Then Brady excused himself and I set my glass down too hard and it shattered.  I took the pieces up to the bar and figured, since I was already up there, I’d order another bottle of wine.  I ordered the most expensive one on the menu, Maison Champy 2012. I remember it being delicious but I can’t say for sure what it tasted like, and that’s the irony of the situation. You see, we ordered the cheap wine first and it was fine enough, the medium priced bottle after that was even better but our perception was a little off, then we had the best bottle last and were both so drunk by that point we couldn’t really taste it. So here’s some advice for you, order the nice bottle first. Put out the good china. Don’t wait for a special occasion. Today is special enough, if it’s special at all, if there is such a thing.

Brady finally came back from wherever he was and we continued to drink and drink and by then we were loose enough to pretend to be luxurious and we proved it by ordering every item of food on the menu. That is, every item except the charcuterie, which I’ve since heard  is the only thing we should have ordered. But we go against the grain, Brady and I, and we ordered a mushroom and truffle crostini and it tasted like garbage and fell apart on the plate and the colors were all wrong. Then we got a white bean hummus and it didn’t have enough garlic and was underseasoned and the cracker it came with was dry and miserable and reminded me of the world’s longest fingernails hanging off the dirty hands of that old man from India. Then came the salmon caviar flatbread, and it was a respectable plate but the cracker was basically a Ritz and I could have made it better myself. Who the hell serves salmon on a cracker without capers and some red onion? So I was let down, but only in the way a drunk person is let down by food, that is to say, not in a real way, and the conversation was on point and I wasn’t disappointed in anything because I don’t go to wine bars for the food, I go to drink wine. You should too. And, because we were satisfied with the wine and disappointed with the food,  Brady pointed at a place across the street when we left Vanguard. The building was called PIZZA and it was lit like a Wal-Mart and I almost didn’t eat anything but am glad I did because it was the best piece of pizza I’ve ever had. And then I went home alone.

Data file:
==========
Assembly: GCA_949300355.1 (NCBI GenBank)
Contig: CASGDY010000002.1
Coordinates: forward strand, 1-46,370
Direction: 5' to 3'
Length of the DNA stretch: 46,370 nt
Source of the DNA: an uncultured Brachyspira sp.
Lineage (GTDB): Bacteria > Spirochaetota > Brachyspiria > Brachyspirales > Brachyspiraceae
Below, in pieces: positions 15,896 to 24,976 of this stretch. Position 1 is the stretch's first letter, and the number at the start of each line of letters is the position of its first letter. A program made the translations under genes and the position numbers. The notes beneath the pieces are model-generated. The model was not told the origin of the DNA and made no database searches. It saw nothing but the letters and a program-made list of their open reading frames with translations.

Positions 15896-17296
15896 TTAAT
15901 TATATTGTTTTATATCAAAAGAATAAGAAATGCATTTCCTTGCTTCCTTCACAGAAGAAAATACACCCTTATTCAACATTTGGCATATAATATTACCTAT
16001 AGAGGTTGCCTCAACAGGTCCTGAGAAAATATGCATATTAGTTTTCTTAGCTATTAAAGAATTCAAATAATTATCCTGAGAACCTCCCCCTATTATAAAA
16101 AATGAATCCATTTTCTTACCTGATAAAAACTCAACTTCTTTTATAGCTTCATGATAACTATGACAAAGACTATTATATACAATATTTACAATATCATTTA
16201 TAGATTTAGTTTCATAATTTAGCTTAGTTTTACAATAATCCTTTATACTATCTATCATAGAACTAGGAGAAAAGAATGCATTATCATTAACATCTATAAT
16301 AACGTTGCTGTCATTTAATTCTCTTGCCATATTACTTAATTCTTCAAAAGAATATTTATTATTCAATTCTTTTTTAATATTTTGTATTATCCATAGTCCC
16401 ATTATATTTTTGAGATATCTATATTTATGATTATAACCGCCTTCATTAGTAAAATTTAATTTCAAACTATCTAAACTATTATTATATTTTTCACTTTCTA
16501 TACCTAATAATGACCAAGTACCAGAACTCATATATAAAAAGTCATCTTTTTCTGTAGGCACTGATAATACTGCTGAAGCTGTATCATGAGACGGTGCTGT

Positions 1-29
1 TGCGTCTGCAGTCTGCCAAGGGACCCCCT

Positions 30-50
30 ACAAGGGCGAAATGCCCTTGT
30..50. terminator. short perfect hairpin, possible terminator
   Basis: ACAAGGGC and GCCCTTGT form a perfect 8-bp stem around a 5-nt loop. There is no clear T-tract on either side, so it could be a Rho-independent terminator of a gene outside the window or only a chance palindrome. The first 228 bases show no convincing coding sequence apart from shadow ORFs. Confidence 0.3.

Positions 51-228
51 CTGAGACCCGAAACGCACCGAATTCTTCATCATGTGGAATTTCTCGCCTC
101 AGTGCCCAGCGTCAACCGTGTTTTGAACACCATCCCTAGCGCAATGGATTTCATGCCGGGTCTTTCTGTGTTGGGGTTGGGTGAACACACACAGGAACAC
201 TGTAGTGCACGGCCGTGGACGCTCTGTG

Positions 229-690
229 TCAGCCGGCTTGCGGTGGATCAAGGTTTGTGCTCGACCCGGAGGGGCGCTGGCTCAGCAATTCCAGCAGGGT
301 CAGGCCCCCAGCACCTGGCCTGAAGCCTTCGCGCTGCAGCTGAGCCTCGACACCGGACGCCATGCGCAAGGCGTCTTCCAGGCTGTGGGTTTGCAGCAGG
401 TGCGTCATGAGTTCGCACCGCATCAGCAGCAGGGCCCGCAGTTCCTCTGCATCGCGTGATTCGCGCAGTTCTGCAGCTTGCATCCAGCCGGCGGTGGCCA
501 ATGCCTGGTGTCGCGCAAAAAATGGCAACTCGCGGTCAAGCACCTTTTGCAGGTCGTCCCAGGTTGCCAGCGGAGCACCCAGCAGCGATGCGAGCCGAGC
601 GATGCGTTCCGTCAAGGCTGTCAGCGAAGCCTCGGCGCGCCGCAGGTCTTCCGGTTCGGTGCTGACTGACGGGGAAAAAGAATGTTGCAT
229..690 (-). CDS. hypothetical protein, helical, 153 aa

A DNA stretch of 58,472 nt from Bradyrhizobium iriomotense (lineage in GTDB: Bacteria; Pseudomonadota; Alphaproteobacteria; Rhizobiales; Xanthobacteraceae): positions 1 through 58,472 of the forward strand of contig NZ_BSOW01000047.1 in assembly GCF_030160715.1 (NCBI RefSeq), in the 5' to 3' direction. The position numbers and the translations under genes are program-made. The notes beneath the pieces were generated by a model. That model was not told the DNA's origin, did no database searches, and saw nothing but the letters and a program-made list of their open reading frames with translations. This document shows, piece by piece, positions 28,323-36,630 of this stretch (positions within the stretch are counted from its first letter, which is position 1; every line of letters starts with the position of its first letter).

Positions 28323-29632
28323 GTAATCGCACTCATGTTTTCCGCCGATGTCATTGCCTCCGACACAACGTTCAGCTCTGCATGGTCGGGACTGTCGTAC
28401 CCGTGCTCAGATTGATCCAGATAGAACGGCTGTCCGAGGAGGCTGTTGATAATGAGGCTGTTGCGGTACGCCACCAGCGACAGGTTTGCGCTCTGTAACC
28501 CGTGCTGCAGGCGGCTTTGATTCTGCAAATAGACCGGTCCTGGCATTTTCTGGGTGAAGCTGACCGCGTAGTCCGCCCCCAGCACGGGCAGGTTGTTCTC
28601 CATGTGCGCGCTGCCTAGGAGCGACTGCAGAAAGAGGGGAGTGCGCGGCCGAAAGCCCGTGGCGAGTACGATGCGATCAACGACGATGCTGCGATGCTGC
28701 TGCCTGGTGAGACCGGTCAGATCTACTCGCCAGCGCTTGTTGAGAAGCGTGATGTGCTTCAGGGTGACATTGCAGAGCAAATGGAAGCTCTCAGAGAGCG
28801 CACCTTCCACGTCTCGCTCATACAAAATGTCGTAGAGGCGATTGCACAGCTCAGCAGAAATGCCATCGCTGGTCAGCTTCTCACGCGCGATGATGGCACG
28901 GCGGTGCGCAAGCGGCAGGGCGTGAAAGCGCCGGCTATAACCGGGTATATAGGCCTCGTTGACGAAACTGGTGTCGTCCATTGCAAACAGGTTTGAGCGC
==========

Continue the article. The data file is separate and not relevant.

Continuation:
Original Illustration by Alexis de Chaunac .

Kyle Kouri is an MFA candidate in fiction at Columbia University. He also makes visual art. His most recent exhibition, “Long After You’re Gone,” opened at 7 Dunham Gallery in April 2015. His story, “Fuck Donald Trump,” was published in Cleaver Magazine’s March 2017 issue. He has a short story featured on You can follow him on Twitter and Instagram @kylekouri. He writes in the Chocolate Lab at Columbia with Nathan Fetherolf.